As many as 45,000 people congregated for a moment of silence at the ceremonial Hiroshima Peace Memorial Park near the commemorative epicentre of the 1945 bombing that killed up to 140,000 people in 1945.
The bombing of Nagasaki three days later killed another 70,000, prompting Japan’s surrender in World War II.
Japan marked the 69th anniversary of the bombing of Hiroshima on Wednesday, with the city’s mayor inviting world leaders to see those cities targeted by atomic bombs in the hopes of demonstrating the need for categorical nuclear disarmament.
Speaking before a crowd of survivors, the mayor urged US President Barack Obama and others to visit the cities, referring to a proposal made at a ministerial meeting in April of the Non-Proliferation and Disarmament Initiative in Hiroshima.
“President Obama and all leaders of nuclear-armed nations, please respond to that call by visiting the A-bombed cities as soon as possible to see what happened with your own eyes,” Mayor Kazumi Matsui said.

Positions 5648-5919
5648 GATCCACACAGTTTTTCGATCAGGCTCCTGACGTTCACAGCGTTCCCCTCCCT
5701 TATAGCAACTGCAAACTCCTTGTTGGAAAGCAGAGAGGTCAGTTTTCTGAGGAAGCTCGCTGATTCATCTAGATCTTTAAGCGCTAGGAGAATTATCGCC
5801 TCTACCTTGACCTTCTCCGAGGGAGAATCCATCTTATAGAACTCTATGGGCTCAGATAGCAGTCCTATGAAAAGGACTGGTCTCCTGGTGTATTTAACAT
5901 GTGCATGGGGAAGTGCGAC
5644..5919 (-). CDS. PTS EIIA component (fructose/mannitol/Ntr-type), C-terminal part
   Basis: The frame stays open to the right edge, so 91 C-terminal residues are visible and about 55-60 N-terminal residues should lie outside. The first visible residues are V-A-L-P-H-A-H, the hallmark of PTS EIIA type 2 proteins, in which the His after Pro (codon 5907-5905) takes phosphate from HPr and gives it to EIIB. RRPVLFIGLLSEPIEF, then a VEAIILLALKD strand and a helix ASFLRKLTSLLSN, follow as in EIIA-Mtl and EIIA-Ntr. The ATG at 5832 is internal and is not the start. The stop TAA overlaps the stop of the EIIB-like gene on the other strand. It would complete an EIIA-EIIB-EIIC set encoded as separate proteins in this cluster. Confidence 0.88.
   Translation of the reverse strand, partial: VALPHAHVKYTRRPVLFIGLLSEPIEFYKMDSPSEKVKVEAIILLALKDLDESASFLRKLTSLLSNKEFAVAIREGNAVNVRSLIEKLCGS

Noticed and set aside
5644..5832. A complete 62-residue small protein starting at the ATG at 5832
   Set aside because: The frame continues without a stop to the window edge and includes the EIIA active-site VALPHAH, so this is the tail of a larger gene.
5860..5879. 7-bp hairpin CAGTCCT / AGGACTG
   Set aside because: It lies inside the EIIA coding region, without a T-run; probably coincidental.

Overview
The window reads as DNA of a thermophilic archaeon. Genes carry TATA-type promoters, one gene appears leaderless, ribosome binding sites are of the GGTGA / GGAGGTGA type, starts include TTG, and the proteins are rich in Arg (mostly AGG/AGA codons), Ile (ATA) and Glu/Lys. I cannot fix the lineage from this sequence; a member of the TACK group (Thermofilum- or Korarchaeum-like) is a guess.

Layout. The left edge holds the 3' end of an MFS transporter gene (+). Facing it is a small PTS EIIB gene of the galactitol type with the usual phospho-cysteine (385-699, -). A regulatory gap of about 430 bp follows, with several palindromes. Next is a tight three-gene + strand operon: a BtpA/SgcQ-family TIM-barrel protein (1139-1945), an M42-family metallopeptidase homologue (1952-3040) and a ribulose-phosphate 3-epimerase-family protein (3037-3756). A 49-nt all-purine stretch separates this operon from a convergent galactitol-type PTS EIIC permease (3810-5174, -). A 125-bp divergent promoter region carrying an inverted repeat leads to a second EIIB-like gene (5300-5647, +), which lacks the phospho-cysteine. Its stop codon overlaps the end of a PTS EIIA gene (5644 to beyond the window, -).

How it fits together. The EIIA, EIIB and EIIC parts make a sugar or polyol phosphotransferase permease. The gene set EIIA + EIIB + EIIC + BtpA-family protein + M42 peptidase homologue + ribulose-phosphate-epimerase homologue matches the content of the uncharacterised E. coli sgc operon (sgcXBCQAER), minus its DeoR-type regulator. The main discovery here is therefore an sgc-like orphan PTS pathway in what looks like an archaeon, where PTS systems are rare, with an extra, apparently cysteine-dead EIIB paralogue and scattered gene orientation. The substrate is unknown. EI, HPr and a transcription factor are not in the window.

The number of surviving victims in attendance was just over 190,000 this year. Their average age is 79, and many of the attendants at the ceremony were younger relatives and descendants of the victims.
The atomic bombings of the cities of Hiroshima and Nagasaki in Japan were carried out by the United States during the final stages of World War II in August 1945.
The two bombings were the first and remain to be the only use of nuclear weapons in the history of warfare.